Training Topics Not To Miss
Trained volunteers are effective volunteers
There are some topics in children’s ministry that are commonly accepted practices. These would include how to discipline, how to communicate with specific ages, etc. But there are some training topics to consider that may not be a normal part of your process.
- Safety: How frequently do you cover training elements with your leaders so they know what to do in the event of inclement weather, fire, or unauthorized persons engaging with kids? Consider having the Red Cross train teachers in basic first-aid practices.
- Reflective Listening: Training people how to use curriculum and teach age-appropriate content is common. However, the art of listening and reflecting back to the class (more importantly, the speaker) what was communicated is a skill that can reap large benefits.
- Gender Differences: I’ve seen churches provide training on the different age-appropriate levels of learning as well as give understanding of learning styles. However, gender also plays a significant role in helping kids receive what is being taught. Each gender has a unique preference in how they learn and respond to content. If we are not intentional in training our leaders, we may unknowingly frustrate the learning of boys or girls. To see an example of this training, download our document on Capturing the Hearts of Boys and Girls.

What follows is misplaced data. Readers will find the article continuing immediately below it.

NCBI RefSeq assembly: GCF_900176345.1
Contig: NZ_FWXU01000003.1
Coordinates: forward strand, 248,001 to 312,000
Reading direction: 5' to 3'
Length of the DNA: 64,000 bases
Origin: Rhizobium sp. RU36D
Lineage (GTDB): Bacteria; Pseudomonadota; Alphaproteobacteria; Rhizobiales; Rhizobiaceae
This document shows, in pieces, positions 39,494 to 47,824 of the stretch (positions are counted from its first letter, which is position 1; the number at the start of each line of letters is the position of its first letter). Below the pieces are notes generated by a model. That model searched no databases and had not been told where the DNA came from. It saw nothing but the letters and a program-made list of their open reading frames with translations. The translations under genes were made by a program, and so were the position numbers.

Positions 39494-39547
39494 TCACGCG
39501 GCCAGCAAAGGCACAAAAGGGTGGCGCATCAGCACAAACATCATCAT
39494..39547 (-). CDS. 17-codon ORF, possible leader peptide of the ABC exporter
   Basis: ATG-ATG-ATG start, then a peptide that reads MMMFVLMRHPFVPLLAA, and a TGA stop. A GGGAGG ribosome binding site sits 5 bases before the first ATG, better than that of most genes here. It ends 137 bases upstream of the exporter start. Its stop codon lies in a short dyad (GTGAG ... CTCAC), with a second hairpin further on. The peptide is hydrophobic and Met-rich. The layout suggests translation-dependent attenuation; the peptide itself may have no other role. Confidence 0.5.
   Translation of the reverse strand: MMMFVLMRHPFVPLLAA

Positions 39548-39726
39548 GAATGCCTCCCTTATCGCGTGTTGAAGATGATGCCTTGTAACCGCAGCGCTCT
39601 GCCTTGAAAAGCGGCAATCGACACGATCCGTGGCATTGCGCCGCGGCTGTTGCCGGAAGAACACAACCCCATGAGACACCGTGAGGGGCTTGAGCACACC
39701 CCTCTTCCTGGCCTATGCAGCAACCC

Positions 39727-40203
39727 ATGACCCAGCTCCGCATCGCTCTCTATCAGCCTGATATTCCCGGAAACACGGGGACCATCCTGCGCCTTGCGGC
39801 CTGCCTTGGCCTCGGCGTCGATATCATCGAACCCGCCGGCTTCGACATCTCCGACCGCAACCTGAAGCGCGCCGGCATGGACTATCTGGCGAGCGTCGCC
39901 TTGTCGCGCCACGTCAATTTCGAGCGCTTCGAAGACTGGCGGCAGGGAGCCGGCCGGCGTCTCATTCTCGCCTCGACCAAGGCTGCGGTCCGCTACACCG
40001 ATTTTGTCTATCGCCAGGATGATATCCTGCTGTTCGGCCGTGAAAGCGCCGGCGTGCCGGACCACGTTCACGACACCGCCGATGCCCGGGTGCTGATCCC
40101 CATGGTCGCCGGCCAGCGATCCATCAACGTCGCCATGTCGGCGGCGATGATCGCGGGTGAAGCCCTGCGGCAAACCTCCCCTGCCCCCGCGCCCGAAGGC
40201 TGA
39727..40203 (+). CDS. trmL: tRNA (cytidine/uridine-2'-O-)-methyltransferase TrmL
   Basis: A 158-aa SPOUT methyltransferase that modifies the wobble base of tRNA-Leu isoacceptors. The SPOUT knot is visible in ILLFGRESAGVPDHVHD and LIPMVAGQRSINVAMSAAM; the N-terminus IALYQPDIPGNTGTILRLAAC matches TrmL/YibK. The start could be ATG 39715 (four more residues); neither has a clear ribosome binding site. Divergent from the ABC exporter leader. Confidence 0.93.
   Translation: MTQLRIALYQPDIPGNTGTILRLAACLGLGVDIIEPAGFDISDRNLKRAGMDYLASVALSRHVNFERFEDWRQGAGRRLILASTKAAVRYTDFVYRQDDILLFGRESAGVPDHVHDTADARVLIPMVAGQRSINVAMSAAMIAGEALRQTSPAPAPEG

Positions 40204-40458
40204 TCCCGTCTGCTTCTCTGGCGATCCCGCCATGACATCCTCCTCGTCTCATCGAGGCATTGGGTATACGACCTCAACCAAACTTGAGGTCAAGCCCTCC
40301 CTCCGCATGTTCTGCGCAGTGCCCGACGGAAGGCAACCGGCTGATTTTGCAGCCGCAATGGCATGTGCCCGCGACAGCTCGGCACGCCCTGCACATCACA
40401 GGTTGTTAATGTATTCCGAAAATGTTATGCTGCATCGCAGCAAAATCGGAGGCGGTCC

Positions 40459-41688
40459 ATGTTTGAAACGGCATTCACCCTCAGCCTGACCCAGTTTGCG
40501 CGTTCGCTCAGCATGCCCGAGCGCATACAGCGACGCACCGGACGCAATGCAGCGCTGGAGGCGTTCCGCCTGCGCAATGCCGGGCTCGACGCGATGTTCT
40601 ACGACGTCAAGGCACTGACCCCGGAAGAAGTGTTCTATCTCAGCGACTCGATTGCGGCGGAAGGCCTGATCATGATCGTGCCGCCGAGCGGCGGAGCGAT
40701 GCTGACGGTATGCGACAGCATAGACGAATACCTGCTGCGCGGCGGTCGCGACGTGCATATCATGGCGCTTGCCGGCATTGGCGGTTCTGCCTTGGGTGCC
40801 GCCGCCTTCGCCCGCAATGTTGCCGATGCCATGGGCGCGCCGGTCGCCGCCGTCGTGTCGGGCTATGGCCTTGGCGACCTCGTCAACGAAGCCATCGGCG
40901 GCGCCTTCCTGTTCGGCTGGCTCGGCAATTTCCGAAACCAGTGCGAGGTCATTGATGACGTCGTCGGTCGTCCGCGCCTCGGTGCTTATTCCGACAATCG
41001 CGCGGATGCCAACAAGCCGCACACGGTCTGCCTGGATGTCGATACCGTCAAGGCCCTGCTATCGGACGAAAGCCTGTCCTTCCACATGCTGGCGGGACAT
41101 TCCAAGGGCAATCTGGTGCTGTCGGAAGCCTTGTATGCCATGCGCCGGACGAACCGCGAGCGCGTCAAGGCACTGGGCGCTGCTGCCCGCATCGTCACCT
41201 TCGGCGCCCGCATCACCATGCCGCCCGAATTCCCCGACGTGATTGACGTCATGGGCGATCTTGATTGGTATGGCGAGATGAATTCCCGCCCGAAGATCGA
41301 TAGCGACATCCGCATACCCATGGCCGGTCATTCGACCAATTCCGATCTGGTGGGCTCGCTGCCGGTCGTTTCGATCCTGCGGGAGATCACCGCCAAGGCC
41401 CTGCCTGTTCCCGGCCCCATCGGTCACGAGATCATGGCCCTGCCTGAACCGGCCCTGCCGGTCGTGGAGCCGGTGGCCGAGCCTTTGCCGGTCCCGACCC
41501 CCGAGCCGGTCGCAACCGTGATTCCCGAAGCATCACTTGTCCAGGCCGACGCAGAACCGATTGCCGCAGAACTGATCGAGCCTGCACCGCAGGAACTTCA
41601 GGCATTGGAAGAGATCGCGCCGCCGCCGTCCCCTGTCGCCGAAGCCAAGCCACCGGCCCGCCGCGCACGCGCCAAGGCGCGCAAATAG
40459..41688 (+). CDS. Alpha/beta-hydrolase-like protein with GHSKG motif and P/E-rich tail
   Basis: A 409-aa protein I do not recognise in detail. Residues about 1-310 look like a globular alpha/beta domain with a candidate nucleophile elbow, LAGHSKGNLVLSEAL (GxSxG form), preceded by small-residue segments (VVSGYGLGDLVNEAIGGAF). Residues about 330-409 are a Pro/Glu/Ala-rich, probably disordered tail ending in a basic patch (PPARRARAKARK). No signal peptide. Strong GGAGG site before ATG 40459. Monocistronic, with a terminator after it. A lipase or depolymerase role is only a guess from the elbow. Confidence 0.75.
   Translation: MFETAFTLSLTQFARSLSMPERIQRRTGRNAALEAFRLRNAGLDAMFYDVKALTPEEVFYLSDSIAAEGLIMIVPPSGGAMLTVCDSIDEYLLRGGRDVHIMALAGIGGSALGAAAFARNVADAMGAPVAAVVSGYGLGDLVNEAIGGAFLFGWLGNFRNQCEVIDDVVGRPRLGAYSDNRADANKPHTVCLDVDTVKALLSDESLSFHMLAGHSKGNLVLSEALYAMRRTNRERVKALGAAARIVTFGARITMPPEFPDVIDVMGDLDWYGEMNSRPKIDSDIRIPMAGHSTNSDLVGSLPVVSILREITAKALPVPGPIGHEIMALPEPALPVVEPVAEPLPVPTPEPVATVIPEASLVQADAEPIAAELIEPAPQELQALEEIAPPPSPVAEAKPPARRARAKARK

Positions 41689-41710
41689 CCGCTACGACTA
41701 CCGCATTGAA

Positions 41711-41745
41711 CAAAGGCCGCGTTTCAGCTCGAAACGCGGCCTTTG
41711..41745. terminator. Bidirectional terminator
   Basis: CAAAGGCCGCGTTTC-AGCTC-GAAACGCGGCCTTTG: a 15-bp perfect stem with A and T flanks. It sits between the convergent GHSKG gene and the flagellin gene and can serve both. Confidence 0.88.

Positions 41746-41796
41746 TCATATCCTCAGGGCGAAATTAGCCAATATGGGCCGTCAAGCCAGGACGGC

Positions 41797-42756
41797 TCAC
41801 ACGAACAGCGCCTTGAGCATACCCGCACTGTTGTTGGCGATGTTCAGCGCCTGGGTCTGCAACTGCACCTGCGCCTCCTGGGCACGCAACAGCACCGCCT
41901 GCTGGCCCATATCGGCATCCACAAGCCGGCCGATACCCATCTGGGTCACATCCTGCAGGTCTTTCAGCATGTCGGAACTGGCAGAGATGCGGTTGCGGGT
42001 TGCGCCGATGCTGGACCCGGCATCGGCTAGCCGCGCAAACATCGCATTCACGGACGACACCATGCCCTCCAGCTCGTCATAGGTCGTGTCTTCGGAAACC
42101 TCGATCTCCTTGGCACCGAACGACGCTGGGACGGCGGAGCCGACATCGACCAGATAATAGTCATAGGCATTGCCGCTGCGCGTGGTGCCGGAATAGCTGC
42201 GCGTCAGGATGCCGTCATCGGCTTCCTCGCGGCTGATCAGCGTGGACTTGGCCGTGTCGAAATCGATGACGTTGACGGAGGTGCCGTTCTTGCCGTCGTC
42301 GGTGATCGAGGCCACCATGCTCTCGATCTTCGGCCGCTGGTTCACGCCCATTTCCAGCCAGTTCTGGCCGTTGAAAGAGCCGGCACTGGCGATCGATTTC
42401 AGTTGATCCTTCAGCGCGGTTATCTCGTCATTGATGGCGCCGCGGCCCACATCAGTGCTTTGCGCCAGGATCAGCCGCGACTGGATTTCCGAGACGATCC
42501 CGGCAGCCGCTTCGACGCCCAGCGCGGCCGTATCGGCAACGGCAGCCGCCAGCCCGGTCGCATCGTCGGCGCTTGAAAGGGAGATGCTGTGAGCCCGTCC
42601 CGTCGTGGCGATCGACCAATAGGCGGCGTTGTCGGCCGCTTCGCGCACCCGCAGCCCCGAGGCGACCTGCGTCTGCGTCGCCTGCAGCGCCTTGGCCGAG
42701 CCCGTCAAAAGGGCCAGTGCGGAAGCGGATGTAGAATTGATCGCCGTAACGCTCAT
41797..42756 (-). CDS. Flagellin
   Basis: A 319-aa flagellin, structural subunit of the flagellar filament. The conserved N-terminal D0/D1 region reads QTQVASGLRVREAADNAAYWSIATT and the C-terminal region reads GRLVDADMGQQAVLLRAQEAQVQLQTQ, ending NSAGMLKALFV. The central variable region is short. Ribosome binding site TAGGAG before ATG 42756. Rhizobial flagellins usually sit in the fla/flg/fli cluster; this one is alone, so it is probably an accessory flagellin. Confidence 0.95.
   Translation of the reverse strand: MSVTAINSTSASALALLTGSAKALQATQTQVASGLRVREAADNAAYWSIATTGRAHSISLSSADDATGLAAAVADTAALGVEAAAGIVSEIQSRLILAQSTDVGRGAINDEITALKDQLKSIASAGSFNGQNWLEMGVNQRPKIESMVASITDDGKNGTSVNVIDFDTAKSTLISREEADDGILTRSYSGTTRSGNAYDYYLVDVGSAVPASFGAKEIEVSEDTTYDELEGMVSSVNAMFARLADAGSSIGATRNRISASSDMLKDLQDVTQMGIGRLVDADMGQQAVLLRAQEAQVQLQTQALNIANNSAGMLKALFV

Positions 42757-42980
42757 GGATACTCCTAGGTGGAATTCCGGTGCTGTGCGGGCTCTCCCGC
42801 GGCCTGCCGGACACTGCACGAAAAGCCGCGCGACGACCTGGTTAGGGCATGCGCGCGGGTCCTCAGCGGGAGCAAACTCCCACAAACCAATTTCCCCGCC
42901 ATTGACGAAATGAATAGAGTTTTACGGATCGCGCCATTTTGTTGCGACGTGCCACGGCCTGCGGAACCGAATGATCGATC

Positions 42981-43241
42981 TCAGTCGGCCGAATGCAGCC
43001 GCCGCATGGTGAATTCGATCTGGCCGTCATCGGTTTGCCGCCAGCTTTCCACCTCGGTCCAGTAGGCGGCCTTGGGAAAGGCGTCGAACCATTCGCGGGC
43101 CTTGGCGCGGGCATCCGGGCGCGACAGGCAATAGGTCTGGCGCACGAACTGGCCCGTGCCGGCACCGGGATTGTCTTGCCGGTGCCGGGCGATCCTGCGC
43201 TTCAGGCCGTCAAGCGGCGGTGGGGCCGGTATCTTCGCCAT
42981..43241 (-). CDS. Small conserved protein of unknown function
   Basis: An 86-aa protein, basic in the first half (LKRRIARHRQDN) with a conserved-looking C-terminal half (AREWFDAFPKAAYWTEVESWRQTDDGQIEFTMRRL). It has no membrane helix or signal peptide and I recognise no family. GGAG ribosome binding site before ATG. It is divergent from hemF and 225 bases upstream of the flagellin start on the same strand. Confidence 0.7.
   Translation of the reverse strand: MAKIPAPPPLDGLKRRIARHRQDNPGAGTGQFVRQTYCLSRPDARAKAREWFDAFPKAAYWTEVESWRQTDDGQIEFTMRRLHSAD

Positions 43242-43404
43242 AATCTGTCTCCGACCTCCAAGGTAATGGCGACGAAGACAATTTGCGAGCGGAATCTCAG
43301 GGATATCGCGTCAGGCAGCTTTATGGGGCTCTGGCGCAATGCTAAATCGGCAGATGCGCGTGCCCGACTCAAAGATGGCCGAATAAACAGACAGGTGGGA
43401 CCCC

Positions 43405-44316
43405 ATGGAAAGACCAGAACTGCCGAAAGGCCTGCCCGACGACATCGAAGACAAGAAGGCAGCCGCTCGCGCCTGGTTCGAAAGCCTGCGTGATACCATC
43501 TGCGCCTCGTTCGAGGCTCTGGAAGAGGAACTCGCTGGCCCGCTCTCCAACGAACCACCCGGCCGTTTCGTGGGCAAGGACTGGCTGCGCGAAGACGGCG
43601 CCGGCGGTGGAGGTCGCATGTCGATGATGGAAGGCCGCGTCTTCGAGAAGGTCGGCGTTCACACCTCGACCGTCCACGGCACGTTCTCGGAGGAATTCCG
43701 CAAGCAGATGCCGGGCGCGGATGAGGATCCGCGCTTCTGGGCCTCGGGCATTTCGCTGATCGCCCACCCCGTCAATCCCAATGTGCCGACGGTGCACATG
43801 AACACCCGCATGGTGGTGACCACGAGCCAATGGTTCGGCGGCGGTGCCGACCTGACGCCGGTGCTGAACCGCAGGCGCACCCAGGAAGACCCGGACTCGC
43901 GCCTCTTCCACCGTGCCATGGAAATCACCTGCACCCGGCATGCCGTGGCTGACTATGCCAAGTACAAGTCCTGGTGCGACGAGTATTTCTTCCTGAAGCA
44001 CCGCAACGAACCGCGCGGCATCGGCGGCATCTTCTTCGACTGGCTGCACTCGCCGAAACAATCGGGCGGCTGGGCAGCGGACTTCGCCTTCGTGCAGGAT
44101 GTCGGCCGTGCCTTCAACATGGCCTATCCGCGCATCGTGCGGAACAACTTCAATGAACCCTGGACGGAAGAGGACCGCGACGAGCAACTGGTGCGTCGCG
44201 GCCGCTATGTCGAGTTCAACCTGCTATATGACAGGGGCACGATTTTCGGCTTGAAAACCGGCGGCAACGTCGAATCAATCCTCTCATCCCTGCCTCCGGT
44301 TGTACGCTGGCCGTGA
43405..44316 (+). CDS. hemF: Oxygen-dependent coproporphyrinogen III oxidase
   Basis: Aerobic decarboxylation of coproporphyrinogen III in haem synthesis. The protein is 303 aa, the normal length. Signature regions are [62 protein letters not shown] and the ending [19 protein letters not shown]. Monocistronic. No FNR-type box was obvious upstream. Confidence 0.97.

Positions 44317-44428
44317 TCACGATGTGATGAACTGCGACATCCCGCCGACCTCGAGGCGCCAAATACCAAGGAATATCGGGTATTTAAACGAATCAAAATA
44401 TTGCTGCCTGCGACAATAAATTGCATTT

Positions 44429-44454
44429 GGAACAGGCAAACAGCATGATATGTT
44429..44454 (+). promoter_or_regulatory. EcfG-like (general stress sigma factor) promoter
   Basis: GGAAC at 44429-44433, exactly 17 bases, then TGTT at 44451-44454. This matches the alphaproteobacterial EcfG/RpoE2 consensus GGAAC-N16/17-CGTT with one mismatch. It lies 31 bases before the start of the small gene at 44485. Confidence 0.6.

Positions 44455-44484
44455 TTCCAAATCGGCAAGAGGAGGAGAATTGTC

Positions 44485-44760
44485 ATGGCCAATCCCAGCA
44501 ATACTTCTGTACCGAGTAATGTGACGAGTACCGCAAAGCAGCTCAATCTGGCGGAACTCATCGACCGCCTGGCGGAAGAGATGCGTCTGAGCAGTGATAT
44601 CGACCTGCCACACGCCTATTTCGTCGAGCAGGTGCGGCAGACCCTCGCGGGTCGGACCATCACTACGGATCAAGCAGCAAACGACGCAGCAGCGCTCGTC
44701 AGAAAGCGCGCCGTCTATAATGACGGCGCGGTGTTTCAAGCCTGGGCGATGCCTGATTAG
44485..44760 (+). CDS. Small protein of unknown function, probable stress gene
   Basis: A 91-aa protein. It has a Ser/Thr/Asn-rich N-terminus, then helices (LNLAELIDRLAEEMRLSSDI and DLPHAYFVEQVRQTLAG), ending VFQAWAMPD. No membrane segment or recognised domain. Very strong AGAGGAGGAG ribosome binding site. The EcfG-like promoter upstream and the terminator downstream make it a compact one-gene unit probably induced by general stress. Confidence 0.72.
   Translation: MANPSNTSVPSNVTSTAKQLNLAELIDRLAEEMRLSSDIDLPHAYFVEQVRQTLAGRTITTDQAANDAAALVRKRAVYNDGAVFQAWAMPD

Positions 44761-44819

- Why We Do What We Do: It’s one thing to teach people how to present an object lesson or a game that reinforces the verse. But don’t miss the importance of sharing the why behind the what. Replicating an activity without knowing the why can lead to mission drift and weakened effectiveness.
- Injuries: It’s only a matter of time before someone gets a skinned knee, there’s an instance of biting, or possibly something worse. Knowing the process approved by your church leadership and insurance company is essential. This must also be something that is trained to the leaders within the ministry.
- Special Situations: There will always be things that happen outside our control and training. Be sure to acknowledge these times as a reality that leaders will face, but give them a framework for what to do. Equip them to know who should they notify, complete the appropriate safety report, how to respond to parents, etc.
Training is an ongoing process, and there will always be topics that arise that need to be communicated. Keep a list of elements to train in, and begin to fill them as part of a library of topics. Once the training has been developed, it can easily be passed along to a new leader.